Years ago I started learning a lot about gold mines in South Africa wanting to know why it was that so much gold was being mined out of that geographical location. South Africa seemed to be a “geological freak zone” for me so I started reading. At the time, I picked up a few Krugerrand coins because they are a remarkably precise and extremely well minted gold coin. After gold was discovered in 1886 near the Witwatersrand region of Johannesburg, then President Paul Kruger saw a need for South Africa to start minting its own coinage. The National Bank of the Zuid Afrikaansche Republiek (South African Republic) was established in 1890 and began minting operations in Church Square in Pretoria. The largest gold refinery in the world, the Rand Refinery in South Africa, mints the Krugerrand gold coin. I read that Paul Kruger had apparently been related to gold that was alleged he had discovered in a mine in South Africa worth an estimated US$243,000,000, and this was the reason Britain sent an estimated 470,000 troops to South Africa in the Boer War in 1899. This was 13 years after gold was discovered near Witwatersrand South Africa. Seems wherever there are resources for the taking the British have always been there.
What were the geological factors that could be attributed to South Africa being the location for the enormous amount of gold mined out of that region of the world? Up until that time the largest asteroid impact crater in the world was located in South Africa known as the Vredefort Dome (image on the left). The 10 kilometre wide asteroid hit the earth near what is today the town of Vredefort in the Free State, 100km south of Johannesburg. The impact created a massive crater that can still be seen from space. Hmmmm…the largest asteroid impact on earth and the most abundant gold mining in the world? The location where gold was first discovered in South Africa in 1886 in Witwatersrand, is relatively close – imagine the impact radius of a 10 kilometre sized asteroid – to where the impact zone is of the asteroid crater in Vredefort. So what I discovered was that wherever there are asteroid impacts on earth there are very large gold deposits. I would be willing to bet my Krugerrand coins that if a metal detector was taken to some of these difficult to reach areas like in South Africa and in Australia, gold would be discovered. Up until just recently, it was thought that the Vredefort Dome was the largest asteroid impact on earth, but that is no longer the case. Last year in 2015, a massive impact crater was discovered in Australia which left an impact area roughly 250 miles in size.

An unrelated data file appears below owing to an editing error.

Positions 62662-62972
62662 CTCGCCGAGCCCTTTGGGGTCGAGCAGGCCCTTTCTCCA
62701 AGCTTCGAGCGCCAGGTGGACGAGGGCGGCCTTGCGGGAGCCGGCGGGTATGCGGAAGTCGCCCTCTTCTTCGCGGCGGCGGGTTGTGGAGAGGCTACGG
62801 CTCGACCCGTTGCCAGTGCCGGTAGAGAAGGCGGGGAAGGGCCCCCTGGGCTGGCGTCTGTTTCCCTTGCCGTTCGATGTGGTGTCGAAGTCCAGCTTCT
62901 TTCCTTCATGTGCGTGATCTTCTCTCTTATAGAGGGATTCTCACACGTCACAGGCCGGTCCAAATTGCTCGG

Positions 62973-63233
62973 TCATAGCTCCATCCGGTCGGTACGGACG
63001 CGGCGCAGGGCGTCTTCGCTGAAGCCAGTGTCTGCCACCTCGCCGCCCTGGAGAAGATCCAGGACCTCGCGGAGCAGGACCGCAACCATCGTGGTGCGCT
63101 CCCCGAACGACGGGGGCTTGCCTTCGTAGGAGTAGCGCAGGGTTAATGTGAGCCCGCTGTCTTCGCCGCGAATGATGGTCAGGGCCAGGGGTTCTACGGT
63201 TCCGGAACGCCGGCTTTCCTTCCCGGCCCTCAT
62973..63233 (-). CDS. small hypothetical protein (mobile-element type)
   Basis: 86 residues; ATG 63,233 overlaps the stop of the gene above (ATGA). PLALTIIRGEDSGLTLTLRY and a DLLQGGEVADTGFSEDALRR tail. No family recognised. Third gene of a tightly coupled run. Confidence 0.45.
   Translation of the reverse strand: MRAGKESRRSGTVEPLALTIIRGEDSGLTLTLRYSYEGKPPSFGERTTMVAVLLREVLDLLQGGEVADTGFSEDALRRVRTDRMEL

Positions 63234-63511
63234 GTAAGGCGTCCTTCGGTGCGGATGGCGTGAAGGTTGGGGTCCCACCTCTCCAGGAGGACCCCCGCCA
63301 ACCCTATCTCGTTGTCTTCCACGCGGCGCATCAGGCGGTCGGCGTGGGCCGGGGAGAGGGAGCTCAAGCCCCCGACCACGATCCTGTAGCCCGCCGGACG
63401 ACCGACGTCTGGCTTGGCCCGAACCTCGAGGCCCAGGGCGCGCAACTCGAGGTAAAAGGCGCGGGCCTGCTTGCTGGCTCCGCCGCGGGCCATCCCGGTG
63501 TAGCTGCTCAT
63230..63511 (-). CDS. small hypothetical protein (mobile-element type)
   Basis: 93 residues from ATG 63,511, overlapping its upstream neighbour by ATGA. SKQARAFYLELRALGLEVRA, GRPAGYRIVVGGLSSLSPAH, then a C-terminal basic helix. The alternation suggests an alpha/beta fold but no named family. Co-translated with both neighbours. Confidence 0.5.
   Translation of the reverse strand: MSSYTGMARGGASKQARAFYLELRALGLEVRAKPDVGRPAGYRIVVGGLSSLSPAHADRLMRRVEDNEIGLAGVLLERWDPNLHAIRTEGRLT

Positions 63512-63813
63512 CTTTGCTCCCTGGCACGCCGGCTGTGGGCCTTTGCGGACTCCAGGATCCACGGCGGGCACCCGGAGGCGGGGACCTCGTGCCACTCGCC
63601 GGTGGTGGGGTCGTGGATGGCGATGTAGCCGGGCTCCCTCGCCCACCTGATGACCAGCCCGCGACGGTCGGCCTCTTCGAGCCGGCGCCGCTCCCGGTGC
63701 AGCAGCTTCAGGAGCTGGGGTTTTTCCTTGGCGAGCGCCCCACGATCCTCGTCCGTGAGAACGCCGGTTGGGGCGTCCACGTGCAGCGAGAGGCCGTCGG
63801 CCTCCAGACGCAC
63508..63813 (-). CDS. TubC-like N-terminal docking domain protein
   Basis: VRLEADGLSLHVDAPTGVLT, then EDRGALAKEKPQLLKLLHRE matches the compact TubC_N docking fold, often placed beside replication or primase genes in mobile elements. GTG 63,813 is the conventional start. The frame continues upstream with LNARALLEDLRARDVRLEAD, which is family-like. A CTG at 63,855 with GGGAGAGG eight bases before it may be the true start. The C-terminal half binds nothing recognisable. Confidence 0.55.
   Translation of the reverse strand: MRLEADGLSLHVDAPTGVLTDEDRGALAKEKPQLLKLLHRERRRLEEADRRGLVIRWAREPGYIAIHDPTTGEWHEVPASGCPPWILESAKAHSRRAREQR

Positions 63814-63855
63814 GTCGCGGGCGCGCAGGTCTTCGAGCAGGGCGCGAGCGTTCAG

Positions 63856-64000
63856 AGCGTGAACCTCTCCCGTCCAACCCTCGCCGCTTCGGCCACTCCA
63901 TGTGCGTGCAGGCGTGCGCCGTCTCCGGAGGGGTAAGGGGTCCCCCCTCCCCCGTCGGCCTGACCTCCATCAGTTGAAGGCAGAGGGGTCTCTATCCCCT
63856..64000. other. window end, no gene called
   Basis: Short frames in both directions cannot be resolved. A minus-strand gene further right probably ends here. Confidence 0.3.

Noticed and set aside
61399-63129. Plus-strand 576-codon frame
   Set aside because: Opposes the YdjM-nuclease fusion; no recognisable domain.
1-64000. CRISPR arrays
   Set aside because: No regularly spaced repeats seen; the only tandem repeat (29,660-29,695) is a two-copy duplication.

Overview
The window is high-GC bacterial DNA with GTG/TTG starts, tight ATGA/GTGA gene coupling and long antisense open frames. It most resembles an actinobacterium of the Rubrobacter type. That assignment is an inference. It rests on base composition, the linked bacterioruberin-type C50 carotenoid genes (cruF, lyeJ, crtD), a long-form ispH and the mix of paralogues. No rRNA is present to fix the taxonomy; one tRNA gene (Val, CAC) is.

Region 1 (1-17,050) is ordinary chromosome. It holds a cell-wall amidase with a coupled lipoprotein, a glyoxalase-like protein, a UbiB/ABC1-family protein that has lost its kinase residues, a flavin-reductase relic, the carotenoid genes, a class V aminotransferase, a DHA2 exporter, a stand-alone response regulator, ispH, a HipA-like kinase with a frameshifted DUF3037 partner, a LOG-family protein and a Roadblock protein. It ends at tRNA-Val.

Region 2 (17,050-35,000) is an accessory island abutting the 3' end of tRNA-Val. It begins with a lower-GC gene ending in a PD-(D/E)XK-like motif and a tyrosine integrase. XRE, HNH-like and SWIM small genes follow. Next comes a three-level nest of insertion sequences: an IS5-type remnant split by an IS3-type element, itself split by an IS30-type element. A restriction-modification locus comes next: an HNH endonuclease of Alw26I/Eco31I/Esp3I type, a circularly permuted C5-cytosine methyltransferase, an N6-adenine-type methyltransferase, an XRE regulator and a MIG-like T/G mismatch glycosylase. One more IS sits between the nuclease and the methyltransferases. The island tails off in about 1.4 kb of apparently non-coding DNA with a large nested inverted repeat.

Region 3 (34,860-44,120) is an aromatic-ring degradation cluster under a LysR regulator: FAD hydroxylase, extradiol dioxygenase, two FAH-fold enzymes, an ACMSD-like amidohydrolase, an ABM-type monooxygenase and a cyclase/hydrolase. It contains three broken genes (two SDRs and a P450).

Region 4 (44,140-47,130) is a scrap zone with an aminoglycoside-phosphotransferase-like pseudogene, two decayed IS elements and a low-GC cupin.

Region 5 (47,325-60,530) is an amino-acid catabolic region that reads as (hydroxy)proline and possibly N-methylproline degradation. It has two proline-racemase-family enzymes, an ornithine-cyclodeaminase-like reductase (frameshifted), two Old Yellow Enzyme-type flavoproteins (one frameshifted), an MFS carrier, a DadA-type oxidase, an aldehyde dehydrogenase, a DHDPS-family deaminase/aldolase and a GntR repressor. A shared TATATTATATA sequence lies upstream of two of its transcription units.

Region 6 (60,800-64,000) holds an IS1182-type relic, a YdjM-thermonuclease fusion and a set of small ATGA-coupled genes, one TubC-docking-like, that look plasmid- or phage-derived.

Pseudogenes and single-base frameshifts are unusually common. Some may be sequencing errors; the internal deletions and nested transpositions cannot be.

While researching trying to learn more about the locations of gold deposits around the world, I found a site which is rather unique suggesting that where there are asteroid impacts there will be found gold deposits. So I concluded that either the stress and enormous pressures of asteroid strikes must have caused the creation of gold, or the asteroids that hit the earth were loaded with gold. That isn’t such a far fetched idea because scientists have recently advocated mining asteroids for gold. Frank O’Collins has some remarkable work he is doing going on around thirty years and he blogged awhile back on this subject of asteroid impact zones being related to gold deposits. I’ve taken some of Frank O’Collins’ findings and have reported them here, so readers can look for themselves at these asteroid impact zones around the world. I’ve only reproduced here asteroid impact zones located in Australia. If you click on the bold font hyper linked jpg maps will appear indicating asteroid strikes in Australia. Compared to other geographic locations on earth it seems a bit of an anomaly as to why Australia has been hit with so many asteroids including now this most recent discovery being the largest asteroid strike on earth. Maybe it’s just because of the size of the Australian land mass. The Tanami Crater mentioned below in Frank O’Collins’ work is close I think to the discovery last year of this alleged largest asteroid so far known to have impacted earth.
Australia -In Victoria, see Ballarat (download jpg) in Australia as site where massive amounts of gold were extracted. Also Clunes-Creswick Crater (download jpg). Here is another site nearby that is virtually untouched (download jpg).
In NSW, see the Bathurst Crater (download jpg), the Beryl-Mebul Crater (download jpg), the Crookwell Crater (download jpg), the Armidale Crater (download jpg) and the Parkes Forbes Crater (download jpg) which perfectly matches the gold rush fields, explains precisely the reason for the gold locations and highlights missing reefs and alluvial gold not yet extracted.
Actually though, this is only the tip of the iceberg, there are hundreds and hundreds of asteroid hits all over the earth going back millions of years in earth’s history. Gold being located where these asteroid strikes seems fairly pluasible but I am also wondering is it possible for gold to then be found inside mines that go down 2 kilometers below the surface like the gold mines in South Africa? AngloGold Ashanti’s Mponeng gold mine, located south-west of Johannesburg in South Africa, is currently the deepest mine in the world. The operating depth at Mponeng mine ranged from between “2.4km to more than 3.9km below the surface by the end of 2012”. Ongoing expansions have resulted in deeper digging at Mponeng, pushing the record to beyond the four kilometre mark. That is a deep mine. Can the impact from an asteroid reach that deep to create gold deposits?